Reviews of Modern Physics of the American Physical Society journal is ranked fourth in the Journal Citation Report 2010 Science Edition with an impact factor 1.5 times higher than the well known journal Nature. Only leading scientists in their fields are invited to contribute to this journal, and thus, the publication of this review it is a recognition of the excellence of Dr. Cazalilla's work.

For those who are interested in the topic, a summary in layman's language can be found in additional information.

####

For more information, please click here

Contacts:
Nora Gonzalez
DIPC

(+34) 943 01 5624

Aitziber Lasa

34-943-363-040

Copyright © Elhuyar Fundazioa

If you have a comment, please Contact us.

Issuers of news releases, not 7th Wave, Inc. or Nanotechnology Now, are solely responsible for the accuracy of the content.

Bookmark:
Delicious Digg Newsvine Google Yahoo Reddit Magnoliacom Furl Facebook

Related Links

Internet reference:

Related News Press

News and information

Silk could improve sensitivity, flexibility of wearable body sensors August 20th, 2017

The power of perovskite: OIST researchers improve perovskite-based technology in the entire energy cycle, from solar cells harnessing power to LED diodes to light the screens of future electronic devices and other lighting applications August 18th, 2017

Gold nanostars and immunotherapy vaccinate mice against cancer: New treatment cures, vaccinates mouse in small proof-of-concept study August 18th, 2017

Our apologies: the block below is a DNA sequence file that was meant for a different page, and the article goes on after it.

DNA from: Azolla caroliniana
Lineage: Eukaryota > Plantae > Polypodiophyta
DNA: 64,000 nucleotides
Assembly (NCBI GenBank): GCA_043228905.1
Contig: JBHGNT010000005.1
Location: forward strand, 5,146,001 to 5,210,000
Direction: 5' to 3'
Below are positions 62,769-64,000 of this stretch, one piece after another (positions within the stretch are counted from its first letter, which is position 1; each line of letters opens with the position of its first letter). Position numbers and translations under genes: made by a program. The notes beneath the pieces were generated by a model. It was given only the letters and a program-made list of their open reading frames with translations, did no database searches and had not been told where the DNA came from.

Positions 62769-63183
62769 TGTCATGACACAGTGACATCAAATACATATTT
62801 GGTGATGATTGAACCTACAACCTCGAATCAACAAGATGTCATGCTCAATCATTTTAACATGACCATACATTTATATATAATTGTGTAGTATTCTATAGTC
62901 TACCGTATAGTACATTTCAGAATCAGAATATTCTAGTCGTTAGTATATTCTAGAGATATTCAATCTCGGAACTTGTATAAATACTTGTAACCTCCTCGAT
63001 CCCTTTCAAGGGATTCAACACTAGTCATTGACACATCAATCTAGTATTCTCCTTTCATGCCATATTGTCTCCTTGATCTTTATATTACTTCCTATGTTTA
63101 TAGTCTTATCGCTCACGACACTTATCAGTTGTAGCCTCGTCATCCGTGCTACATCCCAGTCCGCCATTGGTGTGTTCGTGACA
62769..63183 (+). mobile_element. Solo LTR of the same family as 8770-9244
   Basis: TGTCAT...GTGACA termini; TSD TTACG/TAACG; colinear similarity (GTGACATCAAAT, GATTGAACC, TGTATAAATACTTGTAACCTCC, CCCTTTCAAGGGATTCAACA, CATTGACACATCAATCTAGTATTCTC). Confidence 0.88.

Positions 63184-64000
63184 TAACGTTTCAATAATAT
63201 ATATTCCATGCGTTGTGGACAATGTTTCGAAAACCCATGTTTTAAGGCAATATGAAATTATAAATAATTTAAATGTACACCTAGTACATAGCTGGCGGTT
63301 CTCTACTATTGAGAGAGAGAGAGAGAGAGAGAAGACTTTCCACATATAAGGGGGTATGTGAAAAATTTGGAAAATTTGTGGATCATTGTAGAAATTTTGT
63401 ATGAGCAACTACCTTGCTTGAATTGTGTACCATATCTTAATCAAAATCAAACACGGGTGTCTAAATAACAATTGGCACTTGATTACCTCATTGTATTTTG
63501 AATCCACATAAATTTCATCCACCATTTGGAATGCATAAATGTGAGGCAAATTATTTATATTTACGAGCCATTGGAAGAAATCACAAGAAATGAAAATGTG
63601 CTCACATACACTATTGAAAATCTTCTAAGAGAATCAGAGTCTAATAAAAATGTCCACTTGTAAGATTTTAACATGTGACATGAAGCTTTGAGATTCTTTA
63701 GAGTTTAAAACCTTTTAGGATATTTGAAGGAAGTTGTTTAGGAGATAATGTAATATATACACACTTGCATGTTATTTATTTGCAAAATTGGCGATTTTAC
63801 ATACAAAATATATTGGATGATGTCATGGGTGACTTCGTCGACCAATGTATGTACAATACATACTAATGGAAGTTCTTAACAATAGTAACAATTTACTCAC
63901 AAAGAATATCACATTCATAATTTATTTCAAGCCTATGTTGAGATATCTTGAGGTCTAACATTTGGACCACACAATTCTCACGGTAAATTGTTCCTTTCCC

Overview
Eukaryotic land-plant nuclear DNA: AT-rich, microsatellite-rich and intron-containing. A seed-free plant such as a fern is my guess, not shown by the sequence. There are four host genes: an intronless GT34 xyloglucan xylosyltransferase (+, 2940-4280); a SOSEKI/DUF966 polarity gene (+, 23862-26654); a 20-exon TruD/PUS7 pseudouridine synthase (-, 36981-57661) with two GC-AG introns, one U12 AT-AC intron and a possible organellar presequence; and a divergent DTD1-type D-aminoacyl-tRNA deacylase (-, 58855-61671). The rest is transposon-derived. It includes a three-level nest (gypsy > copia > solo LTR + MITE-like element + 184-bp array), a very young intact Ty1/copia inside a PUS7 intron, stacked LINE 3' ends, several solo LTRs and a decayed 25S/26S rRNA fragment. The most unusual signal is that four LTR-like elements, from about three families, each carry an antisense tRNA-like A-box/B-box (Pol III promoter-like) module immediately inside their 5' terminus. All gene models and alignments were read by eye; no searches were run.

Researchers printed graphene-like materials with inkjet August 17th, 2017

Physics

Sensing technology takes a quantum leap with RIT photonics research: Office of Naval Research funds levitated optomechanics project August 10th, 2017

'Perfect Liquid' Quark-Gluon Plasma is the Most Vortical Fluid: Swirling soup of matter's fundamental building blocks spins ten billion trillion times faster than the most powerful tornado, setting new record for "vorticity" August 4th, 2017

The first light atomic nucleus with a second face July 20th, 2017

X-ray photoelectron spectroscopy under real ambient pressure conditions June 28th, 2017

Chip Technology

Silk could improve sensitivity, flexibility of wearable body sensors August 20th, 2017

Freeze-dried foam soaks up carbon dioxide: Rice University scientists lead effort to make novel 3-D material August 16th, 2017

Two Scientists Receive Grants to Develop New Materials: Chad Mirkin and Monica Olvera de la Cruz recognized by Sherman Fairchild Foundation August 16th, 2017

Surprise discovery in the search for energy efficient information storage August 10th, 2017